Welsh National Opera’s recent visit to the New Theatre supplied a stark study in contrasts in work from two of Italy’s greatest composers for the stage.

While Verdi’s La Traviata brought an evening of near-unrelieved gloom, certainly on the visual front, Rossini’s heart-warming La Cenerentola burst on to the stage in a startling feast of colour.

Musically, however, each delivered precisely what one hoped for, with strong performances in the lead roles, and WNO’s chorus and orchestra on characteristically splendid form.

La Traviata, in its tale of a young courtesan doomed to death, is never going to be cheery theatre. The tuberculosis affecting Violetta (Linda Richardson) is evident from the outset in the coughing fit that interrupts the roisterous delights of Act I’s society ball.

The candlelit capers in a dark-walled apartment are followed by a scene scarcely less Stygian in Violetta’s country retreat as presented by designer Tanya McCallin. (Contrast this with the airy delights of the house seen, for instance, in Zefferelli’s 1983 film version of the opera.)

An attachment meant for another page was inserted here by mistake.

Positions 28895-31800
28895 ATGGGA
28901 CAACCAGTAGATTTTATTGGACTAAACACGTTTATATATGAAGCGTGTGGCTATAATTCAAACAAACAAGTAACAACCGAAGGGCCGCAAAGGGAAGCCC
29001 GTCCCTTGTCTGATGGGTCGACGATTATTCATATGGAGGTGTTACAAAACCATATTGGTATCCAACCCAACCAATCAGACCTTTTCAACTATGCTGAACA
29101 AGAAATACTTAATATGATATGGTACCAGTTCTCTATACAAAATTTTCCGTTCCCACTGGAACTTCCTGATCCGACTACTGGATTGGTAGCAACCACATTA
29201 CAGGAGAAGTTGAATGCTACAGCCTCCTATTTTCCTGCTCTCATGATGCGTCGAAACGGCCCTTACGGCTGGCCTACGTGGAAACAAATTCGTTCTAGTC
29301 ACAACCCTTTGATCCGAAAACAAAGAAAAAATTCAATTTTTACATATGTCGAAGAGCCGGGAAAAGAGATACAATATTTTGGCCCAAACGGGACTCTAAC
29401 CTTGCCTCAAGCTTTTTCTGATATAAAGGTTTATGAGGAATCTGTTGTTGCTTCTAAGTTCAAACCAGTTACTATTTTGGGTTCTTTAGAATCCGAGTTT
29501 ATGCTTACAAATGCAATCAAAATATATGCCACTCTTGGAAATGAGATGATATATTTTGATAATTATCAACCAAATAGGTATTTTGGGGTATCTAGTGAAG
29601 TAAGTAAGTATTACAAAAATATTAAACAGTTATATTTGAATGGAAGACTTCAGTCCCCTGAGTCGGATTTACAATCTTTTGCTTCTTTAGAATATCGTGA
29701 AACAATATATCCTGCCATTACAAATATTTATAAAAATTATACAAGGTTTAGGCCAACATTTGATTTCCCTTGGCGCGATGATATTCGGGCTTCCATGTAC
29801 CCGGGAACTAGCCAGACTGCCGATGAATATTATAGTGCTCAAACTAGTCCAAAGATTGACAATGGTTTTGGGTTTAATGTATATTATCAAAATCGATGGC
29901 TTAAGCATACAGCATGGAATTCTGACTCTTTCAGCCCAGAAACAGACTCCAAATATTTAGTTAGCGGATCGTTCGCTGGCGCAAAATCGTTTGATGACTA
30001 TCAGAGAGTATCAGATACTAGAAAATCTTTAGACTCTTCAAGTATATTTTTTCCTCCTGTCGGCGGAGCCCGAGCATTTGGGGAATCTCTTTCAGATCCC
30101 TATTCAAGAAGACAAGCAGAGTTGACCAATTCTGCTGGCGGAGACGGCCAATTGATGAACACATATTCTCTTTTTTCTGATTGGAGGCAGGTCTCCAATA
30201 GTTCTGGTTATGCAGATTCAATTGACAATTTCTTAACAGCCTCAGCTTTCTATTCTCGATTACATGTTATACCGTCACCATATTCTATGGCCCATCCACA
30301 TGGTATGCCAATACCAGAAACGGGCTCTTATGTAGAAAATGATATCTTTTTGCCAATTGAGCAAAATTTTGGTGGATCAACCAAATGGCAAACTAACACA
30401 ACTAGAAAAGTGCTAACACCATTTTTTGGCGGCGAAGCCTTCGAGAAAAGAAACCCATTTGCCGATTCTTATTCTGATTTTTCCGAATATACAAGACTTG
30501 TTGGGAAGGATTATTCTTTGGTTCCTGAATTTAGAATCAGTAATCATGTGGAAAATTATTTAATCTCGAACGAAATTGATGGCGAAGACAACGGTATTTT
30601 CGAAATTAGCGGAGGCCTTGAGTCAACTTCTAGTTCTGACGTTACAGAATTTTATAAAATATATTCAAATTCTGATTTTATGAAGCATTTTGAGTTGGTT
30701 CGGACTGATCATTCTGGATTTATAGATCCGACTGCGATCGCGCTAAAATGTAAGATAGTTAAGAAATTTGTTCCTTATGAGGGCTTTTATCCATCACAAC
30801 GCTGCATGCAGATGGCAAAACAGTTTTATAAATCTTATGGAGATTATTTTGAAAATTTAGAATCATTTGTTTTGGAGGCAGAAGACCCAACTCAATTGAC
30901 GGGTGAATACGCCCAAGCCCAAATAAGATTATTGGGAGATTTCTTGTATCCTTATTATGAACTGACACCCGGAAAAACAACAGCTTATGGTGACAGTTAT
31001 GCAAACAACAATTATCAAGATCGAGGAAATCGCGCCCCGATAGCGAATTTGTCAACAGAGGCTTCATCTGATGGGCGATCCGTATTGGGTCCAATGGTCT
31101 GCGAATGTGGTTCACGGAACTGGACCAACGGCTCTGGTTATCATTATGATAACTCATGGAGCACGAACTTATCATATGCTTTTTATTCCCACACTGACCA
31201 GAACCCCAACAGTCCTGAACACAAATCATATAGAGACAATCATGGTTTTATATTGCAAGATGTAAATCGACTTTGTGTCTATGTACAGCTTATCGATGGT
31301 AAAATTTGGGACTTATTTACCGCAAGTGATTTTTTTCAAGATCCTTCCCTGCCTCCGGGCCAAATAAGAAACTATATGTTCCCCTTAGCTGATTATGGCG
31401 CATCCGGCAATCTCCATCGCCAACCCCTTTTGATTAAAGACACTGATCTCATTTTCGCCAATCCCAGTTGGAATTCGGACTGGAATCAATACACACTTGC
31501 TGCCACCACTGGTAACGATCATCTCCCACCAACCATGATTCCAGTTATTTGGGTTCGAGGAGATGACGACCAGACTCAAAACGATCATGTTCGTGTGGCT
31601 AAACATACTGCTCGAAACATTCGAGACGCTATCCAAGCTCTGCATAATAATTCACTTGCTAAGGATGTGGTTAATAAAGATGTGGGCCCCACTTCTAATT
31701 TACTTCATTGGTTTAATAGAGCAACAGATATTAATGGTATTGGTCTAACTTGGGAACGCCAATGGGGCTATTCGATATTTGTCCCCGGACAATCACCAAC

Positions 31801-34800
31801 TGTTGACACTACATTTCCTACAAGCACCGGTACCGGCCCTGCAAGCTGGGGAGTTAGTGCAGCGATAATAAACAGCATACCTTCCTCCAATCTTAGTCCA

Here all should be sweetness and light – at least at the outset – with her new love Alfredo (Kang Wang). Then his father Giorgio (Roland Wood) arrives to urge the sacrifice of her happiness for the sake of his family’s good name, to which outrageous request she tragically accedes.

Dad is the bad-hat, too, in La Cenerentola, Rossini’s take on Cinderella, with the pater of heroine Angelina (Tara Erraught) behaving in the way traditionally expected of the wicked stepmother (here absent) over her enforced skivvying. But the old boy (Fabio Capitanucci) is also a richly comic character, in his booziness and delusions of grandeur.

Status is to be achieved, he hopes, by foisting one of his two ghastly daughters, Tisbe (Heather Lowe) and Clorinda (Aoife Miskelly) on to the regal Don Ramiro (Matteo Macchioni). This desirable moneybags bore a distracting similarity to the late Ken Dodd, which added to the general merriment.